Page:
Use Your Data to Build a Better Customer Experience
Delayed flights, lost luggage, sketchy cab rides, noisy hotel guests — Marriott has understood for many years now that the travel struggles are real. But, it’s only recently that they discovered ways to ease the pain with data. Their solution is to collect, harness, and redeploy customer information from all along the travel journey — far beyond the hotel stay itself. By amassing a wide range of data from vacation searches, flight and cruise bookings, car rentals, hotel check-ins, room service requests, spa treatments, and more, Marriott has developed a series of “predictable data points” for each of its guests, whether they’re first-time visitors or loyal members of the rewards program.
How Marriott Uses Data to Create Solutions
Travel stress is introduced by unknowns. So, Marriott extracts the “data points” inside each traveler’s head — the flight she always takes, for instance, or the coffeeshop he always visits — and preloads that information into its data platform. From there, Marriott finds ways to wrap each customer experience in these predictable data points. It could be something simple and delightful like serving black coffee to a guest who always takes her coffee black — before she asks. Or, it might be something even more potentially stress-saving like offering early check-in to a guest who always comes in on the red-eye.
Customer insights — such as the predictable data points that Marriott gathers — are at the heart of effective personalization. And the first step toward gaining this deep insight is to know who your customers and prospects are across every touchpoint in their unique travel journeys — not just the points where they encounter your brand. This means connecting with consumers throughout their travel journeys — from the moment they start imagining their trips right up to the minute they return home and share their travel photos.
Why a Holistic Customer View Is Critical
Online travel agencies (e.g., Expedia, Orbitz, and Travelocity) and metasearch sites (e.g., Kayak) already touch travelers at many points along their journeys. Because they’ve built more holistic views of travelers than what most traditional travel brands have, they’re able to offer solutions — from airfare and hotels to car rentals and vacation activities and all from a single site. Traditional travel brands, on the other hand, have some catching up to do.
Creating a truly holistic view of the traveler requires gathering and linking data from disparate sources, including:
- Opt-in data from your customer relationship management (CRM) system;
- Data from your company’s call-center interactions;
- Booking flow metrics;
- Purchase data;
- Customer data from social applications; and
- Comprehensive device-usage data from data co-ops.
Equipped with all this customer intelligence, you’ll be more capable of connecting with travelers throughout their journeys — not only in the places where you typically interact with them, but also anywhere and everywhere they go.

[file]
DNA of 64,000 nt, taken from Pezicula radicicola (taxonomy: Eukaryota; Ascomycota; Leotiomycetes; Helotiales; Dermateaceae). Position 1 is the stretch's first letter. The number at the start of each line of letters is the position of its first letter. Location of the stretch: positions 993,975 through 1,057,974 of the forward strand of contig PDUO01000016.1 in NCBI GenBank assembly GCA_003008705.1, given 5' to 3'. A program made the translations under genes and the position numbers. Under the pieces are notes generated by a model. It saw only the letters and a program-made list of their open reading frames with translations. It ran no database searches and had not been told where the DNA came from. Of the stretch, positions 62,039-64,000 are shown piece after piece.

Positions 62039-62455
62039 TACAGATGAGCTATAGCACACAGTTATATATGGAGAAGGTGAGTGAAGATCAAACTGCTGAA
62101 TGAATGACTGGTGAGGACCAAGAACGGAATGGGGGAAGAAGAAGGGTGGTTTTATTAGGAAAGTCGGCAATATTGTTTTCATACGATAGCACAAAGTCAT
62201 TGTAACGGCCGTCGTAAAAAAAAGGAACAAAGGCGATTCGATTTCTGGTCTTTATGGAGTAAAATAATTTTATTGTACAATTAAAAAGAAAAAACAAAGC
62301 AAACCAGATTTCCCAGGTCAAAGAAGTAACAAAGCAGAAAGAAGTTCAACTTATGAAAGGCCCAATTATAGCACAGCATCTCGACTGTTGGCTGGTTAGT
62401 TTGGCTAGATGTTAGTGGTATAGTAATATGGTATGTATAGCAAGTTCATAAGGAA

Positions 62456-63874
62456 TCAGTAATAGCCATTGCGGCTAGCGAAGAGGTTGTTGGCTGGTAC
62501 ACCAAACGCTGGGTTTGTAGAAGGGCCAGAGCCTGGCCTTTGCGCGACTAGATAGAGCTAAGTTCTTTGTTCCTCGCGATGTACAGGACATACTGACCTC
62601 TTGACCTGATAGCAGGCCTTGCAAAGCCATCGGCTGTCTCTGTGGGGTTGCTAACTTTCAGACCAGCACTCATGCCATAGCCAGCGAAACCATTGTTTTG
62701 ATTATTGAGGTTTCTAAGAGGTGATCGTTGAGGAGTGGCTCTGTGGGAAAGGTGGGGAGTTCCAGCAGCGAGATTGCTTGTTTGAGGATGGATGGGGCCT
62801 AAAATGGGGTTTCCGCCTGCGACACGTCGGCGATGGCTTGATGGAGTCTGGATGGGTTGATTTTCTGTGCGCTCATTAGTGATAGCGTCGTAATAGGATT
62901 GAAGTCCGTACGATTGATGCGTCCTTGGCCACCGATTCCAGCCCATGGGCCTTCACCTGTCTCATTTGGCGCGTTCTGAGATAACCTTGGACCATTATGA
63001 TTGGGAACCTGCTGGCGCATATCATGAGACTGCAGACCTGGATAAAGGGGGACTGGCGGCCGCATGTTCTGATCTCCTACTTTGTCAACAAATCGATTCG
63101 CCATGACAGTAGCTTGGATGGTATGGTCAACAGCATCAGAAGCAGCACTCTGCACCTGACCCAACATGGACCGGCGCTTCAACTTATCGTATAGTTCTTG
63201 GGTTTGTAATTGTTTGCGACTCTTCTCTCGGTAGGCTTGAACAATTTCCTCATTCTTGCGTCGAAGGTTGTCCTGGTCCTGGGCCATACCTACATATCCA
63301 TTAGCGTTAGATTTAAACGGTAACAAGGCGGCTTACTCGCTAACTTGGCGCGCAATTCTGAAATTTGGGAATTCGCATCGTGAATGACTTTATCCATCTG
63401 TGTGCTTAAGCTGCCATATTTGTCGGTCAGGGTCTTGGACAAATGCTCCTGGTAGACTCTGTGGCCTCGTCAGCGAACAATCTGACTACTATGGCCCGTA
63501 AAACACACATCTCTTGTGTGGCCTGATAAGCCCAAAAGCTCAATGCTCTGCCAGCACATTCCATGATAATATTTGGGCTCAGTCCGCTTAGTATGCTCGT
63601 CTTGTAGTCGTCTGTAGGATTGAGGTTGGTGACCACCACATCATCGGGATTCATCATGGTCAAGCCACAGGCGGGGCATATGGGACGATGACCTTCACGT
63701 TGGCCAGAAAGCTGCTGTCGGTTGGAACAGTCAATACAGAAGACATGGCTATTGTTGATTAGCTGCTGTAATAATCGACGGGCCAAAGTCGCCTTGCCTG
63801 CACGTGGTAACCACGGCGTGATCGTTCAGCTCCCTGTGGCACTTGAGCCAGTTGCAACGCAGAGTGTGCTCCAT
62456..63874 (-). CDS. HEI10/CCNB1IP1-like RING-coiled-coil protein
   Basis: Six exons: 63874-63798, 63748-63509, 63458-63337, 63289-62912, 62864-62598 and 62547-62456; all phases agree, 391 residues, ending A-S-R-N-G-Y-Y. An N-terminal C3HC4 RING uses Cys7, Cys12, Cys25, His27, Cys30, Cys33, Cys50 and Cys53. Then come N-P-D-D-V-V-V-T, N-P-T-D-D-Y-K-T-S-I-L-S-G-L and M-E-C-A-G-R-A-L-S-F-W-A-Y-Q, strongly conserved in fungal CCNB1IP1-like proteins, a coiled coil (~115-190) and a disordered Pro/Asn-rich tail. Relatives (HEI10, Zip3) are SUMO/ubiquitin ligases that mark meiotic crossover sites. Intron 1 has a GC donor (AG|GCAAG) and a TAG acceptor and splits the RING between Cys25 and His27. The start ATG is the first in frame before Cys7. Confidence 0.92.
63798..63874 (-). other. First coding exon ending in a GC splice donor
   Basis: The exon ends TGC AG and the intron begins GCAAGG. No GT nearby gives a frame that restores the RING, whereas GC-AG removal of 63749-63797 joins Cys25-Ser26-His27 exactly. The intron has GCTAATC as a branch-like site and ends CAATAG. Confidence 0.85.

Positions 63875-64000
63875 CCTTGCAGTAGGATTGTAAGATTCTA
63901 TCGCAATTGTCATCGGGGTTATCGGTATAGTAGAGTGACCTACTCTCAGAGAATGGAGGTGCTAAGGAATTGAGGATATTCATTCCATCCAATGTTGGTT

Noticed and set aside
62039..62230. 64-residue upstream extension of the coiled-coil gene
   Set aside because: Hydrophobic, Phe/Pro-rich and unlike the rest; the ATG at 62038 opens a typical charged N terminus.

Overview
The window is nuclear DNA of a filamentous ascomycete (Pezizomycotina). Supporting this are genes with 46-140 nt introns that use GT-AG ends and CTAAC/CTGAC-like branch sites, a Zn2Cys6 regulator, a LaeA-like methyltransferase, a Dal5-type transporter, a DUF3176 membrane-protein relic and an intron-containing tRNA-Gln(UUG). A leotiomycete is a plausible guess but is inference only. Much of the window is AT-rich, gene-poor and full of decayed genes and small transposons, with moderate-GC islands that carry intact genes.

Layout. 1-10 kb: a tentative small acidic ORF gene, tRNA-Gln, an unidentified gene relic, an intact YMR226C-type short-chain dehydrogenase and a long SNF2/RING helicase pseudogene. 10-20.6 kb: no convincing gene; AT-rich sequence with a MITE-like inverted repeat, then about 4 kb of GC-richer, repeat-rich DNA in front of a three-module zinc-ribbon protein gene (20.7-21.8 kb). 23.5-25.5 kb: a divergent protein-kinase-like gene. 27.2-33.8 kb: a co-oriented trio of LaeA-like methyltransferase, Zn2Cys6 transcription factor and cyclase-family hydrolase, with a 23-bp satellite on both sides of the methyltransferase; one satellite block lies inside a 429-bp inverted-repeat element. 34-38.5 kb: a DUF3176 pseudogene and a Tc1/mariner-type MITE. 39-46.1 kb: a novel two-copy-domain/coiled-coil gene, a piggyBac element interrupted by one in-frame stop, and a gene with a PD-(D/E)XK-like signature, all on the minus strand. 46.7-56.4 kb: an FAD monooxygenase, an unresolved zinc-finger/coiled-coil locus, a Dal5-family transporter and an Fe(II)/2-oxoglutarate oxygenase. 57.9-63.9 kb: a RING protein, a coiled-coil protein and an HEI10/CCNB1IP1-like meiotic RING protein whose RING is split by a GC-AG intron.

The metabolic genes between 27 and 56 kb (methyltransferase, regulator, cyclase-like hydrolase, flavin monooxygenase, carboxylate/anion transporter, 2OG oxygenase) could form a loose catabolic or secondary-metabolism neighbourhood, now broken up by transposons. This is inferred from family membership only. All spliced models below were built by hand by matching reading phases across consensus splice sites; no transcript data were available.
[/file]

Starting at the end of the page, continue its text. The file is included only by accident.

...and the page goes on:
Where Brands Tend to Drop the Data Ball
However, it only works if all your users understand the data and can act on it. “This is where our industry falls flat,” said Ahmed El-Emam, a digital strategist for WestJet. “The answer,” he explained, “is to shift from traditional “systems of record,” which focus on processes, to “systems of engagement,” which focus on people.” Systems of engagement help brands deliver experiences in the precise moments travelers need them by integrating customer data with new mobile and social technologies — for instance, combining app and location context to know when a guest has entered your hotel and wants to check in as well as when she’s made it to her room and may want to order room service.
“This isn’t just a marketing function,” said El-Emam. “It’s about where data is stored, how you access it, how to integrate systems, and how to provide data transparency throughout the organization. It’s about how to surface information and make it actionable.”
What a Complete Customer Profile Can Offer
Building a more complete view of the customer also allows travel brands to build models that can predict future customer behaviors and responses — saving brands from having to guess which offer will resonate with which traveler — and new cognitive technologies take this predictive marketing to all-new levels. With the IBM Watson platform, for instance, predictive insights are based on not only historical and transactional data, but also psychographic insights into what customers are thinking, feeling, and saying.
Because Watson understands languages, learns as it processes information, and reasons much like humans do, the platform is capable of deciphering unstructured data from the social sphere — for instance, words a customer commonly uses on Facebook and Twitter. Correlating this social data with the National Psychiatric Index’s personality scale, Watson can help brands understand a traveler’s unique personality — from how agreeable a customer may be to how stressed he’s likely to become. Equipped with insights like these, you can understand customers in ways that have never before been possible and better imagine what unique experiences might look like for each of them — clearing the way for you to provide one-to-one experiences that truly fit the way they think, feel, act, and live.
To learn how to build a complete view of travelers so you can find new ways to connect with them throughout their travel journeys, read “The Beauty of Integration.”